Felicitas Mokler named HITS “Journalist in Residence”

29. May 2024

The Heidelberg Institute for Theoretical Studies gives science journalists the opportunity to deepen their knowledge of computer-based, data-driven science with a longer stay at the institute. For the sixth time, the program was announced internationally. Candidates from six continents applied. A committee of science journalists and scientists selected Felicitas Mokler (Germany) as “HITS Journalist in Residence” for 2024.  The science journalist and book author plans to use her stay to deepen her knowledge in data mining and machine learning. 

Felicitas Mokler, HITS Journalist in Residence 2024 (Photo: HITS)

German science journalist and author Felicitas Mokler is the 12th  “Journalist in Residence” at the Heidelberg Institute for Theoretical Studies (HITS), having joined the institute in April 2024.

Felicitas Mokler is an award-winning science journalist and book author. A trained scientist with a PhD in astrophysics, she works as freelance journalist and writes for German-language newspapers and journals. She co-founded the online magazine “Die Weltraumreporter” (space reporters) and wrote several popular science books on astronomy.

After her PhD in astrophysics and several years as a researcher and communications officer in scientific institutions, Felicitas Mokler dedicated herself to science journalism, first as an editor of the magazine “Sterne und Weltraum” and then as a freelance author since 2014. Her articles have appeared in “Spektrum der Wissenschaft“, „“Neue Zürcher Zeitung“ and “Frankfurter Allgemeine Zeitung“, among others. In 2017, she co-founded the online magazine “Die Weltraumreporter” as part of the journalism cooperative “RiffReporter.” As a book author, she has written several works on astronomy, most recently “Die Evolution des Universums” (2022).

During her stay at HITS, Felicitas Mokler wants to deepen her knowledge in data mining and machine learning. “These methods are closely related to my work as a science journalist as we need them to analyze and process huge data amounts – not only in astrophysics but also in other topics like medicine, meteorology or climate change.” She used the first few weeks of her residency to learn more about the various research groups, took part in meetings and had many discussions with the researchers. Mokler is particularly interested in uncertainty of computational  models: “I would like to use my stay to develop a concept on how to deal with uncertainties in scientific results as a journalist and how to communicate them to the general audience.” She will stay at HITS until the end of September.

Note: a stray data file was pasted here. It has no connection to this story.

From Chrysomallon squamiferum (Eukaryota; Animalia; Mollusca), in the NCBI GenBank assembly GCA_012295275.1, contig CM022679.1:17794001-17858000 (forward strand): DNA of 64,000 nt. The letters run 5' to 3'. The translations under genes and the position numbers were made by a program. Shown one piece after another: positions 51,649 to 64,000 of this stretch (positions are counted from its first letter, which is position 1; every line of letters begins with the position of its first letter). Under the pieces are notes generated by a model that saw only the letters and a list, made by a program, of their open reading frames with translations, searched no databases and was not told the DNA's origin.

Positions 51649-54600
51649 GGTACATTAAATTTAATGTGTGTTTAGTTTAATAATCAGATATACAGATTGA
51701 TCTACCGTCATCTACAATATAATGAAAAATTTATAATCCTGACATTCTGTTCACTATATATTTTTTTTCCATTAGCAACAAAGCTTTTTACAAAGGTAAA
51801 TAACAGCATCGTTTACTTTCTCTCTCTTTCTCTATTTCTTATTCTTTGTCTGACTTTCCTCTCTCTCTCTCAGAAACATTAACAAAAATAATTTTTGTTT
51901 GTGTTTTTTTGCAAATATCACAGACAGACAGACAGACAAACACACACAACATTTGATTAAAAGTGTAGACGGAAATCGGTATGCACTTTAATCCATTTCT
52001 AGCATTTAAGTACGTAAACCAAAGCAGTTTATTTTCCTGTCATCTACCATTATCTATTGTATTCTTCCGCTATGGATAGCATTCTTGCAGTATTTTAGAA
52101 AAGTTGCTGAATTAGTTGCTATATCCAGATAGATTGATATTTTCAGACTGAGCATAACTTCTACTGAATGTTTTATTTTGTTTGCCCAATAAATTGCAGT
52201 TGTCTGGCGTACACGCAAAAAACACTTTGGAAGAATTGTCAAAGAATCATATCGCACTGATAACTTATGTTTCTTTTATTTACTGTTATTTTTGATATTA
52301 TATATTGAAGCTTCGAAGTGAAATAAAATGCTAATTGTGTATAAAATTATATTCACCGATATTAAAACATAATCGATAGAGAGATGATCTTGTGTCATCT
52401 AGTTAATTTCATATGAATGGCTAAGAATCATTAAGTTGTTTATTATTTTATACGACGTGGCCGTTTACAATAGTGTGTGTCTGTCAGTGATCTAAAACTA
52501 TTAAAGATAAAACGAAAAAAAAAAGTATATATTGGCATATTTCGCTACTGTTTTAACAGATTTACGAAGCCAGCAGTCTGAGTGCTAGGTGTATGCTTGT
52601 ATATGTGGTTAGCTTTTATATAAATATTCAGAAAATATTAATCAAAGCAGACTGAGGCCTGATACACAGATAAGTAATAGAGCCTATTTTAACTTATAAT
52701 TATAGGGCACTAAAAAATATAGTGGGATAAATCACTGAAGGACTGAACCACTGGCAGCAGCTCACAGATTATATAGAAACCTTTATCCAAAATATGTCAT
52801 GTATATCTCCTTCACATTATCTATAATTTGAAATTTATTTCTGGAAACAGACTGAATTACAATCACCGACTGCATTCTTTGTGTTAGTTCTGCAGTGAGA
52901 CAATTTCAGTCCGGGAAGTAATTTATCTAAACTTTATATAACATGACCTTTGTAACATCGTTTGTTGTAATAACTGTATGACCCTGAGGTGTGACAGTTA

To date, 12 journalists from Canada, Australia, India, the U.S., Spain and Germany have been awarded the HITS fellowship — which started in 2012 with the award-winning German science journalist Volker Stollorz, now chief editor of the German Science Media Center in Cologne ( https://www.sciencemediacenter.de/en/ ), an organization run by journalists that provides journalists with what they need.

HITS is a private, non-profit basic research institute. It was founded by the Klaus Tschira Foundation in 2010. At HITS, currently around 130 scientists from about 40 countries work in 13 research groups in areas where large amounts of data are produced and processed – from Molecular Biology to Astrophysics. One of the institute’s aims is to make the public more aware of the importance of computer-based, data-driven science, especially in natural sciences. 

Press Contact:
Dr. Peter Saueressig

Head of Communications
Heidelberg Institute for Theoretical Studies (HITS)
Phone: +49-6221-533-245

About HITS

HITS, the Heidelberg Institute for Theoretical Studies, was established in 2010 by physicist and SAP co-founder Klaus Tschira (1940-2015) and the Klaus Tschira Foundation as a private, non-profit research institute. HITS conducts basic research in the natural, mathematical, and computer sciences. Major research directions include complex simulations across scales, making sense of data, and enabling science via computational research. Application areas range from molecular biology to astrophysics. An essential characteristic of the Institute is interdisciplinarity, implemented in numerous cross-group and cross-disciplinary projects. The base funding of HITS is provided by the Klaus Tschira Foundation.

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